Wednesday, 8 October 2014

Library Statistics: Part 1

Libraries are great collectors of information about various aspects of their work - though most of the measures are more quantitative than qualitative.  That is, we measure lots about how busy we are, but not too much about the impact we are having.  But some quantitative measures can obliquely point towards qualitative outcomes.  For example, if the library starts running a well designed after school homework club, and the attendance of high school students increases by a consistent 30+ people a day then it could be inferred that the program was relevant and successful.  So quantitative numbers can point to a qualitative outcome.

I was fortunate to recently attend the 80th annual IFLA conference in Lyon France where progress on the development of qualitative library performance indicators was discussed.  This session was one of the more popular on the program, proving that there is a real hunger for such information in our profession.  The workshop style for this session was really vigorous with library managers very keen to gather as much information as possible & also volunteer to contribute to further studies.

In the absence of good qualitative measures we need to content ourselves with qualitative measures, and try to use comparisons with other libraries to assists us in any assessment of our library's performance.

South Australia collects quite a few statistics from all libraries, some of which are aggregated as part of our national reporting obligations and some are used for other purposes.  The most recent National and State Libraries of Australasia (NSLA) public library statistics are from 2011/12 and are available here.  I am told that the 12/13 statistics are about to be published. I will provide a pointer to the 12/13 statistics as soon as they are available.

Interestingly ALIA has released some national public library Standards and Guidelines for Australian Public Libraries. I believe that these standards and guidelines are a good starting point to look at library performance, however they are more focused on library activity than effectiveness.  Having said this, they are a useful starting point to compare the performance of our library network against national benchmarking targets.

PLS has been comparing our overall network performance against the ALIA benchmarks, with interesting results.  I intend to publish overall network performance in the next few posts.  However there are two riders to these results:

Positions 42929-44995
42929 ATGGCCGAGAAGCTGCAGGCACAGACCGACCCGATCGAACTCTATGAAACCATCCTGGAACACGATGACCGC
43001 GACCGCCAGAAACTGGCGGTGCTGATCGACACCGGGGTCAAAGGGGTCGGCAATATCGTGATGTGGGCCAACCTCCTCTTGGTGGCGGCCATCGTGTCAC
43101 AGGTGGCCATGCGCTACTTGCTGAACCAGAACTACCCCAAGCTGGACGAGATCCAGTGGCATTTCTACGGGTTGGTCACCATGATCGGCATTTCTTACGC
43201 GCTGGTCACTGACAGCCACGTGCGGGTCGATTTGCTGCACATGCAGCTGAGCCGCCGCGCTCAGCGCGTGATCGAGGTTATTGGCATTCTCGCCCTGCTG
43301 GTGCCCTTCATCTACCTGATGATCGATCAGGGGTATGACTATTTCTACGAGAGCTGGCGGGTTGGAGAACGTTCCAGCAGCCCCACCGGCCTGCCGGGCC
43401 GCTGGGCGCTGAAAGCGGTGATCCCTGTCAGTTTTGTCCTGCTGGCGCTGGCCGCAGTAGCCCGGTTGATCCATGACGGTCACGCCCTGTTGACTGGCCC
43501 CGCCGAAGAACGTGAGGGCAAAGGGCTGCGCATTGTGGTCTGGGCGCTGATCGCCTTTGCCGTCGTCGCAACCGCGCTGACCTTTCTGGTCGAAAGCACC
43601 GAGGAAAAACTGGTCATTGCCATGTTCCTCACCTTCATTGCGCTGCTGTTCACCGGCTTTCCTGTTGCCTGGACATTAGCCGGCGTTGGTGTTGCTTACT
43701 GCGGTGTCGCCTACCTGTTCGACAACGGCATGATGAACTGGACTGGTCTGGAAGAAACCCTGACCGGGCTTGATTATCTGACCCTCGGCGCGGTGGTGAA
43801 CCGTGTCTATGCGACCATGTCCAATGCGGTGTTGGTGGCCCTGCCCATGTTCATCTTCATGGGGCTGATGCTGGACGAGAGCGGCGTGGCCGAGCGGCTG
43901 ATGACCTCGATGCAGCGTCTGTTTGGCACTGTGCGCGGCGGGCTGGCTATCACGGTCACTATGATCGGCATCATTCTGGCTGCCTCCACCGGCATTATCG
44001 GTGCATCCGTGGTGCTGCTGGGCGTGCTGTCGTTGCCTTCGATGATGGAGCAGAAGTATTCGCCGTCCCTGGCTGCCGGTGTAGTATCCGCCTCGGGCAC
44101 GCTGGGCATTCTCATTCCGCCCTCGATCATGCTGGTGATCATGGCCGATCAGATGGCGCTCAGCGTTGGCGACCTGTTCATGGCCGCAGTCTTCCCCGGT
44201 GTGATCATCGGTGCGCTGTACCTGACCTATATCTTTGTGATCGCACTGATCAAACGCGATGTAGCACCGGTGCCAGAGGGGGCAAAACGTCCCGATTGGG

1. It is very clear that some of our libraries have not been able to provide accurate statistical information.  Therefore this skews the averages for our network.  I will say more about this in future posts.
  2. Averages hide a really significant diversity within our network. So each library will need to dig deeper to look at it's individual performance as compared to the average.
Below are the first couple of comparisons between the SA Public Library Network (SAPLN) and the ALIA targets.  I should note that these ALIA targets have both a "baseline" and "enhanced" standard.  This is an attempt to provide more than a single prescriptive measure of success.  It is instructive that the term used is "target" - i.e. something to aim at as a minimum.  It would be fair to say that the Baseline target is just that - i.e. a minimum standard. I would be concerned if libraries or their funders aimed to be at the baseline target for their library performance.

It is fair to say that SA public libraries on average are comparatively well funded.   However, as someone once said to me "comparing yourself to the bottom of the barrel, even if you're above that level is not a good place to be."  I can say that the diversity within the SAPLN is considerable, so this statistic is interesting, but each library needs to look at its own PLS statistical return document on Bibliostat to see where it stands against this measure.

While this graph shows that SAPLN is 2% above the "Enhanced target" it should be noted that the One Card project has provided us with the most accurate information about customers who hold multiple library cards.  There is evidence that some library users have up to 6 active library cards.  The total estimate of duplicate library cards is in the vicinity of 10+% of library users.  So as we move towards a truly One Card outcome it will obviously lead to more accurate information, which is likely to see the SAPLN figures being below the ALIA Baseline target.

There are nine other ALIA targets which I will be reporting on in coming days.  I should note that while these first 2 standards show our network s being above the ALIA Enhanced targets this is not a consistent outcome for all of our libraries.  Also, we are below even the baseline target for some measures I will report on soon.

At the end of reporting these statistics I would like to make a few observations and "educated guesses" as to why our Network's figures are what they are.  I will be interested in comments and observations from members of the network.  As is always true the statistics are interesting, but they only provide us with a starting point to ask a series of questions and to undertake further research.

1 comment:

  1. Harriet Winchester9 October 2014 at 11:48

    Hi Geoff,

    Did they speak about BIX (Bibliotheksindex), a project of the German Library Association, whereby public and academic libraries have the opportunity to compare themselves annually?

    They have most of the libraries in Germany particpating, along with several other libraries from nearby countries, such as France, Belgium and Czechoslovakia. I think if South Australian libraries wanted to participate in BIX we would probably also be welcome. This year's BIX had 280 libraries participate.

    Here's a link, if you're interested: